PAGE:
Those same skills and qual­i­ties served Lee well at 400-bed Chil­dren’s Med­i­cal in Dal­las, says Mark McLoone, for­mer ex­ec­u­tive vice pres­i­dent and Lee’s boss there, who is now CEO at Methodist Chil­dren’s Hos­pi­tal in San An­to­nio.

“He al­ways treats peo­ple with re­spect,” McLoone says. “He has out­stand­ing lis­ten­ing skills. He takes peo­ple’s in­put se­ri­ously. Folks un­der­stand that, and they’re in­clined to work with him to­ward that kind of pos­i­tive, col­lab­o­ra­tive out­come.”

In ad­di­tion, he says, Lee’s abil­ity to an­a­lyze tangled pro­cesses such as those in the MRI and phar­macy de­part­ments at Chil­dren’s Med­i­cal has im­proved through­put tremen­dously.

“He can use the an­a­lytic skills, but that doesn’t lead to … the in­abil­ity to make timely, de­ci­sive moves,” McLoone says. “He has con­fi­dence in his de­ci­sions. And he does it with com­pas­sion too. He has a fam­ily him­self, and he’s truly ded­i­cated to what pro­vides op­ti­mal out­comes to kids and serves the com­mu­nity well. He is the quin­tes­sen­tial ex­am­ple of a ser­vant-leader.”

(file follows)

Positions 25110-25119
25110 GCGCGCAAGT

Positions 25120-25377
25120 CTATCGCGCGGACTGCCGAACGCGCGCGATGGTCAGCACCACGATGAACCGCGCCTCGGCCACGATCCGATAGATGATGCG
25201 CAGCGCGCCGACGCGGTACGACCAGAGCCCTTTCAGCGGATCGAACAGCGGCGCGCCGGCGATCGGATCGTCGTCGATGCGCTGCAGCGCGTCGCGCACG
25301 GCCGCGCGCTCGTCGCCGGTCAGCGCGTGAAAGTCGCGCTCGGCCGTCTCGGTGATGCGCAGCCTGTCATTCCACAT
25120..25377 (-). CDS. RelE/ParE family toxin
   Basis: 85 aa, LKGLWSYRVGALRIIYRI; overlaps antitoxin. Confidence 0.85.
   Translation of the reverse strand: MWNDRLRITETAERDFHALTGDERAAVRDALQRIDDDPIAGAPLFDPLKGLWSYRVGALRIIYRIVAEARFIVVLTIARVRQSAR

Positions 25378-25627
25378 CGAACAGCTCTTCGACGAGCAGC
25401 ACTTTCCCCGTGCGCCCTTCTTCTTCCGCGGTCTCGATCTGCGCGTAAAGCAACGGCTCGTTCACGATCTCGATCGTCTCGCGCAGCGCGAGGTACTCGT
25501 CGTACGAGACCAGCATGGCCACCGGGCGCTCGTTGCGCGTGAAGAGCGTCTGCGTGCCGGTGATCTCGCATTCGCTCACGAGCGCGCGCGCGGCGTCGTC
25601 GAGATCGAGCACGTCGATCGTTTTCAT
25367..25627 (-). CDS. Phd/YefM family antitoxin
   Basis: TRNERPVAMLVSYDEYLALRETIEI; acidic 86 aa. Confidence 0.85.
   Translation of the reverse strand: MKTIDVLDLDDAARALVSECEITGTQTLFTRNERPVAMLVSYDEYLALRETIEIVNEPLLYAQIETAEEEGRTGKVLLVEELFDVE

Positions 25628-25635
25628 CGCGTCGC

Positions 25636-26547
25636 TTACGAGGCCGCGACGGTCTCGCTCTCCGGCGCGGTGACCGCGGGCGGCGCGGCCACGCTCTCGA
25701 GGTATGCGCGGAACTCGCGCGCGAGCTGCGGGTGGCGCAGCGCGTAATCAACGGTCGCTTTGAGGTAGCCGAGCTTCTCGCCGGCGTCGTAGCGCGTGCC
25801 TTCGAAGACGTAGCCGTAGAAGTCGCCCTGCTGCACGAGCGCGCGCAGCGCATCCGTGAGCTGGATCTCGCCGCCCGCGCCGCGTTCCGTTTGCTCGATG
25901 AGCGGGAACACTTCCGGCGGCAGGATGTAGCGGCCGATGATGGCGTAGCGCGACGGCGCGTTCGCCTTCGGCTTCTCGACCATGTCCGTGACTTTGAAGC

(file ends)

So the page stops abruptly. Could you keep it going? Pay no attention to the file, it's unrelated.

Through the ACHE’s men­tor­ship pro­gram, Lee has served the health­care man­age­ment pro­fes­sion by giv­ing back—as Tol­man of­ten re­minded him he must.

“He al­ways says, ‘I gave of my time and en­ergy to de­velop you—now you owe it to the next gen­er­a­tion of health­care lead­ers,’ ” Lee says. “I take that to heart.” Lee has served as pre­cep­tor for “at least 20” full-time res­i­dents at Cook and at Chil­dren’s in Dal­las and has par­tic­i­pated in round­tables at ACHE events in Dal­las-Fort Worth. “It was good to in­ter­act with young folks and see where they see their role,” he says.

Lee also has con­trib­uted by co-au­thor­ing a book called Grow­ing Lead­ers in Health­care: Lessons from the Cor­po­rate World (Health­care Ad­min­is­tra­tion Press, 2009), which led to an ACHE lead­er­ship devel­op­ment course and other speak­ing op­por­tu­ni­ties.

“The book is a re­flec­tion on what are some of the best prac­tices in in­dus­try, and how they can be ap­plied to health­care,” he says. “What are the con­cepts that will give you the biggest bang for your buck in terms of lead­er­ship devel­op­ment?”

Brett Lee